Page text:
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COVID hospitalizations are continuing to rise across the US. It’s hard to tell which variant is causing the rise because we’ve so drastically reduced virus surveillance in the US after the public health emergency ended. At this point, the best data we have is hospitalization rates, which are up - but probably not caused by the Pirola variant (aka BA.2.86). Whether the new variant is causing an increase in cases is another story. It doesn’t seem to be the dominant variant in the US yet, but Pirola is spreading quickly. Genetically similar variants have been found from the US to Switzerland to Thailand, including in people who hadn’t traveled recently, which indicates that there’s local transmission. We’re in a period of waiting to see just how much Pirola will spread, and it’s too soon to tell if it’s related to the increase in cases we’re seeing. The start of school usually brings a rise in respiratory illnesses - flu, COVID, RSV, and common colds included - so we’ll be curious to see just how high cases are in a few weeks.
Sources: WSJ, ABC
Tuberculosis (TB) is on the rise in the US. The CDC estimates that up to 13 million people are living with latent TB infection, and there were 8,300 new TB cases reported last year. While overall TB cases went way down during the first year of the pandemic, they’re returning to pre-pandemic levels and we’re seeing it across our client base with regularity. Particularly concerning is that cases have risen sharply among kids under four, which usually result from recent transmission (versus activation of latent TB infection that they’ve had for a long time, which is more common in adult cases). TB is more common in Latino, Black, and Asian people, and more than 7 out of every 10 cases is in someone who was born outside of the US. These higher-risk populations closely reflect the foodservice industry’s workers, so it’s important to keep employees informed (in their spoken language) about the symptoms and risk of TB. For more info in English and Spanish, check out the CDC’s free, printable public-facing resources here.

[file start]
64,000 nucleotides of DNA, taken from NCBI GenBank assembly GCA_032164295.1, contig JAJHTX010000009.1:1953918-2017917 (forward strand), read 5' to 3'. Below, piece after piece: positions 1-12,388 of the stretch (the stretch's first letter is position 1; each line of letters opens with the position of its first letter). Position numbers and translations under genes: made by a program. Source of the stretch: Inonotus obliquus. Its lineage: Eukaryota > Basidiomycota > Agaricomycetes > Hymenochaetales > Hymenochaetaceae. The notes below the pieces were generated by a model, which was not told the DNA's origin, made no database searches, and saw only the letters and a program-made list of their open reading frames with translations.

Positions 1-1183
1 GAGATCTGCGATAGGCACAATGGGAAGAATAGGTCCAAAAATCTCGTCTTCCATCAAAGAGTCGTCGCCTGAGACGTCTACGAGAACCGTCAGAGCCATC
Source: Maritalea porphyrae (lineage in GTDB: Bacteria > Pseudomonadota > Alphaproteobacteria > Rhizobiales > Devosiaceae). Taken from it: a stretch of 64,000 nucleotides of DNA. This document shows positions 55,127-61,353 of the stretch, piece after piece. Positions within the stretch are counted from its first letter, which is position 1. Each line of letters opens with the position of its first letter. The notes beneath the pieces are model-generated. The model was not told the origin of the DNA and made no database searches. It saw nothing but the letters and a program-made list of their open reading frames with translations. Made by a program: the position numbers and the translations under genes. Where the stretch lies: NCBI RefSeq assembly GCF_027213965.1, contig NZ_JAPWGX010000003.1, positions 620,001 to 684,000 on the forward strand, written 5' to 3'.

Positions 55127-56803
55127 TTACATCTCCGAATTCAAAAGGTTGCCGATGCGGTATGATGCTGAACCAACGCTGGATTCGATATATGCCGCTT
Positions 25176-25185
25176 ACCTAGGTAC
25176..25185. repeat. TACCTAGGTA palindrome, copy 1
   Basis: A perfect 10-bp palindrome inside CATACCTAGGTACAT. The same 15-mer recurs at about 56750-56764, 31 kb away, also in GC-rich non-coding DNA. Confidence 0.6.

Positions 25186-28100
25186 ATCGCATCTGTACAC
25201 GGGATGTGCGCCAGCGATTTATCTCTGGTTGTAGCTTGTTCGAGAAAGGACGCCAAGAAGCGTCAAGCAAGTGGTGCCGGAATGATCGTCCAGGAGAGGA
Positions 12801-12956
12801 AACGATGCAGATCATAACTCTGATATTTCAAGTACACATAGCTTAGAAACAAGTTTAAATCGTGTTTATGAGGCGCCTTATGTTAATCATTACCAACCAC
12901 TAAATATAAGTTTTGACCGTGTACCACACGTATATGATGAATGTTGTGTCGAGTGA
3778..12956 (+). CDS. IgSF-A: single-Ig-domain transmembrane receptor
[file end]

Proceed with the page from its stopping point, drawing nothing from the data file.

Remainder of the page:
As we prep for back-to-school illnesses and with the possibility of a major variant-fueled surge, some of our clients are choosing to stock back up on masks and even tests to have on hand in the event of an outbreak. Any N95, KN95, or KF94 work well and filter out more than 94% of particles when they’re worn properly (which means the metal nosepiece is pinched to match the shape of your nose and the mask isn’t too loose). Shelling out for masks that your employees find more comfortable makes a difference - they do nothing if employees take them off or wear them below their noses. It can be helpful to have a variety of types to account for different personal preferences and to increase the chances that people wear them properly.
One-way masking really does work. It doesn’t work nearly as well as when everyone masks, of course, but it can seriously reduce your own risk of getting infected with COVID if you are in close contact with someone infectious. In one model, those with loose-fitting surgical masks had a 90% chance of infection within 30 minutes of being in close contact with someone sick who was unmasked. When they wore N95s, that dropped down to a 20% chance over a full hour. These are all estimates (it’s really hard to justify getting people sick with COVID to study this), but there is lots and lots and lots of evidence that masks protect the individual wearer. They’re not perfect, but they do lower your risk, especially if they fit well and you don’t remove them when in close contact with someone who might be sick.
Sources: NPR, PNAS, JATM, Insider, CDC
Note: We’ll be skipping the Executive Briefing on Tuesday due to the holiday weekend, and will be back next Friday. If any urgent situations come up, we’ll send push alerts in the app!